TAMPA — The line of vehicles Friday snaked through the parking lot at Hillsborough Community College and backed up several miles to Dale Mabry Highway, just across from Raymond James Stadium. They arrived because their families were hungry, and Feeding Tampa Bay had set up mega food pantries on the campus and at Tropicana Field in St. Petersburg.
But this wasn’t a typical distribution line. The vehicles opening their trunks and hatchbacks to be loaded with fruits, vegetables, meals and toilet paper were mostly newer model SUVs from Honda, Jeep, Toyota and Nissan.
Thomas Mantz, the CEO for Feeding Tampa Bay, pointed out the quality of cars in the lot to Hillsborough County Commissioner Sandy Murman.
“I said to her, 'These are probably people that volunteered with us two months ago and donated to us three months ago.’ And you see that over and over again. You know people in your world who walked into work one day and leadership said to them, 'I’m sorry, we can’t pay you.’
“I’ve been doing this a long time," Mantz continued. “I’ve never found anyone that wants to be in a food line. It’s humiliating. It’s not where you want to be. It’s not something you want to have happen, and we find that the people we serve are grateful; they care, they’re appreciative. They’re also scared. If you had kids and couldn’t provide for them, it would scare the heck out of you.”
The Glazer family that owns the Bucs wanted to help ease some of those fears and provide food for families. That’s why they made a personal donation to purchase five million meals for Feeding Tampa Bay, the largest contribution to the organization for coronavirus relief.
Last week, the Glazer family pledged $100,000 to the One Tampa: Relief Now, Rise Together Fund, which offers financial assistance to residents and business owners in Tampa. They also donated $100,000 to St. Petersburg’s Fighting Chance Fund, which focuses on small businesses in the service industry affected by the coronavirus.
All told, it represents a commitment of more than $750,000 by the Glazers.
“We are facing an unprecedented situation that has affected so many throughout the world and in our community," Bucs co-owner Darcie Glazer-Kassewitz said. “My family discussed different ways to help, but ultimately we all knew that food insecurity was a critical area that needed immediate assistance.
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“My family’s main priority was to find the most efficient way to provide this essential food to those that are struggling the most at this time. Feeding Tampa Bay is doing tremendous work ensuring that those in need of food assistance are getting it every day.”
According to Mantz, demand for meals in Tampa Bay has increased 400 percent during the pandemic.
After learning that Feeding Tampa Bay needed more vehicles to transport meals, the Glazers also agreed to re-purpose the Glazer Foundation Mobile Vision Clinic, a 40-foot recreational vehicle currently parked at the AdventHealth Training Center.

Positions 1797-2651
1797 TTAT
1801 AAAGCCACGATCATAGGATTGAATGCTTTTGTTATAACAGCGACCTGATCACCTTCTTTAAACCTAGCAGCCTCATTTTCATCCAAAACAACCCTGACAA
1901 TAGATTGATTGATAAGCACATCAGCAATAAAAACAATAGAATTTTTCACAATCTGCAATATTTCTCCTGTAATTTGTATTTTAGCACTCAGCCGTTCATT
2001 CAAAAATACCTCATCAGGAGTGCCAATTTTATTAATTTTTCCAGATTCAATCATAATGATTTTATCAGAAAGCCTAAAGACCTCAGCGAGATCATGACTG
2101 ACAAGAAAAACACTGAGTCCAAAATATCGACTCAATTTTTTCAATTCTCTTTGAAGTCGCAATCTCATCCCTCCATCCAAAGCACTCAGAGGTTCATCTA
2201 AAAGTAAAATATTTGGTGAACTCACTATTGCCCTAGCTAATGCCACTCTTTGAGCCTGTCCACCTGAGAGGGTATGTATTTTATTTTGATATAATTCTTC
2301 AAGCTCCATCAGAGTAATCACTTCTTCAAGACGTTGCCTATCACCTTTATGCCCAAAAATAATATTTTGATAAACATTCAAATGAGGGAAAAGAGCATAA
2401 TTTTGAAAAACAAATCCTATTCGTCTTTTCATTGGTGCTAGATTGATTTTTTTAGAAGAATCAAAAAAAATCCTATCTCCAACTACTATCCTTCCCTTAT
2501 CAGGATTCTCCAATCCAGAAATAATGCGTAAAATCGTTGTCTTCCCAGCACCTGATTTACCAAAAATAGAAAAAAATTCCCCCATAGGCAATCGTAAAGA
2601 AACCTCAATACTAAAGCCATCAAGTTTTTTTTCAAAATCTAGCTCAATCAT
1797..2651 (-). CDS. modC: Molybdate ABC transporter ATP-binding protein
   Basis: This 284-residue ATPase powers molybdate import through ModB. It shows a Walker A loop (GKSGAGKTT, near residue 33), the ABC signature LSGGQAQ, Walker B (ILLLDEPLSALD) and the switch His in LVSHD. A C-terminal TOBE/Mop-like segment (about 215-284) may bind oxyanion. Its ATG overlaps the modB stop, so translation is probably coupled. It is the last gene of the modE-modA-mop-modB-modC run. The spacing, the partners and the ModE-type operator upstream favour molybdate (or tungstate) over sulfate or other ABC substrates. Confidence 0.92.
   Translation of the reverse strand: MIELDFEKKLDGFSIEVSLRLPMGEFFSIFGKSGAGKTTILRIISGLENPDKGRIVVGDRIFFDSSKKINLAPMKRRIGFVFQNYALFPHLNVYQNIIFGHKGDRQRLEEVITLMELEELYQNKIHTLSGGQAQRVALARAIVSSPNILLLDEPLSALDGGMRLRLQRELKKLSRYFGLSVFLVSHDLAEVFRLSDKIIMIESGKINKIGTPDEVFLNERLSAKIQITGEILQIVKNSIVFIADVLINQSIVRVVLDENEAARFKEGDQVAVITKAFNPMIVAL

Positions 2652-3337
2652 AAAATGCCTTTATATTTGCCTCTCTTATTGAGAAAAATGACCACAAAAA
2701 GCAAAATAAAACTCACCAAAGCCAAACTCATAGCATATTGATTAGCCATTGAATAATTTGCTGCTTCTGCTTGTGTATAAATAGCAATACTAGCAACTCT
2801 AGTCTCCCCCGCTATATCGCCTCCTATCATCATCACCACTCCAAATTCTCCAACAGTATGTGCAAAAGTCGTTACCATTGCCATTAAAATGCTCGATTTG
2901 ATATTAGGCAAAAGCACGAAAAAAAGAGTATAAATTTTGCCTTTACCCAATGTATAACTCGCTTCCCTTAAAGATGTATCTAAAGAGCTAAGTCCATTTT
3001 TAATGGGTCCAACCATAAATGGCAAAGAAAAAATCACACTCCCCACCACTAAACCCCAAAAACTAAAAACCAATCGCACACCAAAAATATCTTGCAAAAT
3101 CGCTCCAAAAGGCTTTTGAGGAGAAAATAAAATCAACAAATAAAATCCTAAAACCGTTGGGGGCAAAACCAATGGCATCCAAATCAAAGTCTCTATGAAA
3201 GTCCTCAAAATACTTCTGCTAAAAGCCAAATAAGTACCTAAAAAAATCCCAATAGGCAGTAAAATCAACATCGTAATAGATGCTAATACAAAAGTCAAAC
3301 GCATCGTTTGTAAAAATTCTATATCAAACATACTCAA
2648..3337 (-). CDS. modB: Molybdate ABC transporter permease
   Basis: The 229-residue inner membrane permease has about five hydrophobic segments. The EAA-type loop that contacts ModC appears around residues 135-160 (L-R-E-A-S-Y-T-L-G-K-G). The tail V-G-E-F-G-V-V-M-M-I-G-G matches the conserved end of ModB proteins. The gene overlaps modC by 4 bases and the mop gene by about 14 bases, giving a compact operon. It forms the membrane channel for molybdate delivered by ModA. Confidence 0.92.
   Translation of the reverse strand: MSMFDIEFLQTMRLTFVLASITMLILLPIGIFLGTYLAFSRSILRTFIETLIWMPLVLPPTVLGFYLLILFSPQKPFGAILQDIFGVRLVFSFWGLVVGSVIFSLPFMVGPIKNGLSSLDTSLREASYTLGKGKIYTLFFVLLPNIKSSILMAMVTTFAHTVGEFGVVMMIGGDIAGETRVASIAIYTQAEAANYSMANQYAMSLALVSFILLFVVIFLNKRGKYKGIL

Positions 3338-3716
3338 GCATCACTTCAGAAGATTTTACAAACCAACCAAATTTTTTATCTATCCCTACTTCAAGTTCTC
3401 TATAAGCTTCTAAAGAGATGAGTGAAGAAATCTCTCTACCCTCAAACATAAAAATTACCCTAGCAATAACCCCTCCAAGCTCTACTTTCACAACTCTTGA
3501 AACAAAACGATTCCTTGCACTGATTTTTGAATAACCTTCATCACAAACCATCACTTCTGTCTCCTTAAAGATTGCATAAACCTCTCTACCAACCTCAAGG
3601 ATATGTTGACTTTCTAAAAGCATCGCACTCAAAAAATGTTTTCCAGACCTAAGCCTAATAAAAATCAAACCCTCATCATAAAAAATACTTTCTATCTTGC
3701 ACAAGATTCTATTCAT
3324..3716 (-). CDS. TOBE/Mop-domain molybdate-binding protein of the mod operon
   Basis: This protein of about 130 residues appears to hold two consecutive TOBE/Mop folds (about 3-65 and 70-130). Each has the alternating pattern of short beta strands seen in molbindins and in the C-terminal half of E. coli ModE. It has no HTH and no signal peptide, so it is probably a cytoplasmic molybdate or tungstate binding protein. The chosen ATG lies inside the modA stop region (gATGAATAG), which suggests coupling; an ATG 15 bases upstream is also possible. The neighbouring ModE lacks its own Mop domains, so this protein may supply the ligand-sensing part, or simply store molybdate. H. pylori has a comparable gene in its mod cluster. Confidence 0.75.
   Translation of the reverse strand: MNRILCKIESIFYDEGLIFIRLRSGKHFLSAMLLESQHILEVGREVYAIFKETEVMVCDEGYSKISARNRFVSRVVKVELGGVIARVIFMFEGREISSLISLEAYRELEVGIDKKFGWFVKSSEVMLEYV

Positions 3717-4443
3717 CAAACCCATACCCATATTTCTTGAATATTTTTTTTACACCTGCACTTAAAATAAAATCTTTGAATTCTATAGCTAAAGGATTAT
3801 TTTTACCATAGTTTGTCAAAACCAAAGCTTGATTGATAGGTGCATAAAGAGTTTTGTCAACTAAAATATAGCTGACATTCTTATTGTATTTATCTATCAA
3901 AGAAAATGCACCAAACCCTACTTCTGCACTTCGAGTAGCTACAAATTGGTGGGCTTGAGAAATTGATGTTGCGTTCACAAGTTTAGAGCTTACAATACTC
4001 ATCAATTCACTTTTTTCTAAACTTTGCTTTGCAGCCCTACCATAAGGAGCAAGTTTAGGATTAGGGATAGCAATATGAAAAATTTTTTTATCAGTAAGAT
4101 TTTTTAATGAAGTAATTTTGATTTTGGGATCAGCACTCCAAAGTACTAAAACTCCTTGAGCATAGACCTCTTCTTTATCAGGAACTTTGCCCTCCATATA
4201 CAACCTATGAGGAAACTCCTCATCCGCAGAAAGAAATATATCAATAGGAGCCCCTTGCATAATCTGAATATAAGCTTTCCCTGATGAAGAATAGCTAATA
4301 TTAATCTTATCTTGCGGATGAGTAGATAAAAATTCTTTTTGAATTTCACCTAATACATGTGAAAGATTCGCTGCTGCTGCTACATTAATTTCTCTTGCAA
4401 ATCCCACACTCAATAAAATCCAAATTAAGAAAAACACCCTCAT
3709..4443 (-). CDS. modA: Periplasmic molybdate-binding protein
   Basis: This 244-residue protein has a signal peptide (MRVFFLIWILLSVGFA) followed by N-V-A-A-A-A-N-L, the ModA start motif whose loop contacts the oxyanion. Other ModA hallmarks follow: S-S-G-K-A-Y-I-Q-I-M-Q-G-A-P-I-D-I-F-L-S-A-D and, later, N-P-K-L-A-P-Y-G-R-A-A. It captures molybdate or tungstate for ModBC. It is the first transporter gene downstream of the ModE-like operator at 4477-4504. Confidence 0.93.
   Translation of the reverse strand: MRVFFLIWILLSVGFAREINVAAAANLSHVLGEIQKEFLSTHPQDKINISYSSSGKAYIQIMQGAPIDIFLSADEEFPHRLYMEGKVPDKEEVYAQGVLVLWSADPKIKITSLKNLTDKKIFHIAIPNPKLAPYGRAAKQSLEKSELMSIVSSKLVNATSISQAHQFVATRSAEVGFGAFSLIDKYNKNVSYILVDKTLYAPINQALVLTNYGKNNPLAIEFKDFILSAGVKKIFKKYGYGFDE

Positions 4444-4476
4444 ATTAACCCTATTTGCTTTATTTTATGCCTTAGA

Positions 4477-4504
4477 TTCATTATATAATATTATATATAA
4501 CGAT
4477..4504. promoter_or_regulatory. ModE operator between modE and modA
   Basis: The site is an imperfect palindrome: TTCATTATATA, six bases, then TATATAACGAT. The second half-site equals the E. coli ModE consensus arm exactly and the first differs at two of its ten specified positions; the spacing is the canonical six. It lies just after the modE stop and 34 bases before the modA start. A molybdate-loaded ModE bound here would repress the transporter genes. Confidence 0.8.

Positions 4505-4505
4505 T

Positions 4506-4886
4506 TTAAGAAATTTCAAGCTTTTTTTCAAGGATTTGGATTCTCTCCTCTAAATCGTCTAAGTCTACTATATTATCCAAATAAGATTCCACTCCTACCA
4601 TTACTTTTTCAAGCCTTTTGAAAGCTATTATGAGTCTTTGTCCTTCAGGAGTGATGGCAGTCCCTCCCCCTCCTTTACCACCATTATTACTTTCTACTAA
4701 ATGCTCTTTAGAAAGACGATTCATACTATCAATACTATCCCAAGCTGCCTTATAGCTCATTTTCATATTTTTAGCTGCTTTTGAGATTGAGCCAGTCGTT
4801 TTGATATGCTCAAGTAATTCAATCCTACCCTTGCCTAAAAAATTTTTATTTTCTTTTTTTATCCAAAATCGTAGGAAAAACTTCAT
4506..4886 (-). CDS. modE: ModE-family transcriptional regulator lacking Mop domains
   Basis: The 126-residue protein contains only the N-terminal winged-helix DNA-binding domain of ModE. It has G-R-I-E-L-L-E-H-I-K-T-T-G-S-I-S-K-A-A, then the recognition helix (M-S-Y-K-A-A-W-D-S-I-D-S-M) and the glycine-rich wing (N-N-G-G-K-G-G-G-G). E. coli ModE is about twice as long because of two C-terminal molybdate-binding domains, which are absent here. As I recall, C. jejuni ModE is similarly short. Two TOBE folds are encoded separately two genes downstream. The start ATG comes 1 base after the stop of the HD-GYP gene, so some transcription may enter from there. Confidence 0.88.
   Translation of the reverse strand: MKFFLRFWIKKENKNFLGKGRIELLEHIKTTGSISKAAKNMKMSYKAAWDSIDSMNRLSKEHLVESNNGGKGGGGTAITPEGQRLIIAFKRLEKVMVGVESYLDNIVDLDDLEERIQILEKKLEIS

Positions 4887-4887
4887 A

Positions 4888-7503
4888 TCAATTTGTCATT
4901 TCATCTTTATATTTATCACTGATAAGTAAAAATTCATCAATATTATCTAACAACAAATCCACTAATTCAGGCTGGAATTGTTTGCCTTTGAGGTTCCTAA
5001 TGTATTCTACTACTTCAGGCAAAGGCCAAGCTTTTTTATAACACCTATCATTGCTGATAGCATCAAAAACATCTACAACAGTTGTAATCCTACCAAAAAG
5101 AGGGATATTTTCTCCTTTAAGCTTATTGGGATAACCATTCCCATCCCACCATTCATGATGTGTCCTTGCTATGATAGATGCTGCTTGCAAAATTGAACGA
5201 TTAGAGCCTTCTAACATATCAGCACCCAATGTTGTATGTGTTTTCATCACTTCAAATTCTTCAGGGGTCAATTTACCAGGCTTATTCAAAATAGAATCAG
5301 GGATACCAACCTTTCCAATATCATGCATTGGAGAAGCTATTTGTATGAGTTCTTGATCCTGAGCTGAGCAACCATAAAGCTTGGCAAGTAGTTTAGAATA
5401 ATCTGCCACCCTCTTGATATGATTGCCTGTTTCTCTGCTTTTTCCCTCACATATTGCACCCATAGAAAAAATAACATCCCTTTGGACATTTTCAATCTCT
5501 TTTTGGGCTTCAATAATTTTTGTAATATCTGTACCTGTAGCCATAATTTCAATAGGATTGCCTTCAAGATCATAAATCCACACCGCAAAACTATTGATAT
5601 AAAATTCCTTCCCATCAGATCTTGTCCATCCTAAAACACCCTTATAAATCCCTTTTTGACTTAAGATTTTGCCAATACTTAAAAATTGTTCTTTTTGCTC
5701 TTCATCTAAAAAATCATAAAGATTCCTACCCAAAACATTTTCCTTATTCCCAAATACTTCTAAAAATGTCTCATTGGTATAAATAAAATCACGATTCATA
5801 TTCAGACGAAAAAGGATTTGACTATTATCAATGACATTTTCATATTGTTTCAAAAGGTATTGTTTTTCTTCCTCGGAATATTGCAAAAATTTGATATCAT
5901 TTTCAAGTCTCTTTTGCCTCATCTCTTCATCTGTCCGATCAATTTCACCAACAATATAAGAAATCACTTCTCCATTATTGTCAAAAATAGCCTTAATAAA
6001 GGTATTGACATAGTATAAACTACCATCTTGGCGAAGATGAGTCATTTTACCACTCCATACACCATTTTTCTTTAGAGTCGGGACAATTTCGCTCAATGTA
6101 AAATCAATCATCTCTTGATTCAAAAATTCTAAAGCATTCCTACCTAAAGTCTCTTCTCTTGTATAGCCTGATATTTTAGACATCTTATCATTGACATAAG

Feeding Tampa Bay has fed 2,600 kids each day and delivered thousands more meals to seniors while also partnering to operate drive-through locations.
“We knew that Feeding Tampa Bay was having a challenging time meeting the tremendous increase in the needs of our community," Glazer-Kassewitz said. “Our family wanted to provide the type of resources that would ensure their ability to keep meeting the needs of our community without disruption. We have the highest admiration and gratitude for the work they are doing throughout the Tampa Bay area."
With furloughs and layoffs becoming commonplace during the economic crisis that accompanied the pandemic, Mantz said families face the difficult choice of making payment on their home and/or car while falling short of funds for groceries.
“Food is fundamental to all of us, and we want to make sure it’s available," Mantz said. “You have to pay your rent bill. You have to pay your car payment and things of that nature. But food is something that we can help provide and lessen the pressure on a family’s budget.
“We’re trying to make sure that we’re out in the community responding to the 10 counties we serve, and we’re making sure there’s food to our charity partners or directly distributed by us wherever we can move that. So five million meals is an incredible contribution to that effort. It’s the largest we’ve had here in Tampa Bay, and it couldn’t come at a better time and it couldn’t come at a more important time."
Feeding Tampa Bay has been a partner with the Bucs for years. They sponsor Turkey Time with the offensive line each Thanksgiving, when players provide holiday meals for disadvantaged families.
Mantz is hopeful the Glazers’ generous donation will draw attention to Feeding Tampa Bay and encourage others to contribute.
“It establishes leadership," Mantz said. “It says, ‘Hey this cause is important. We’re giving to it, and you know their reputation in their community and their position in the community, so it really helps us tell the story of those we’re trying to help."
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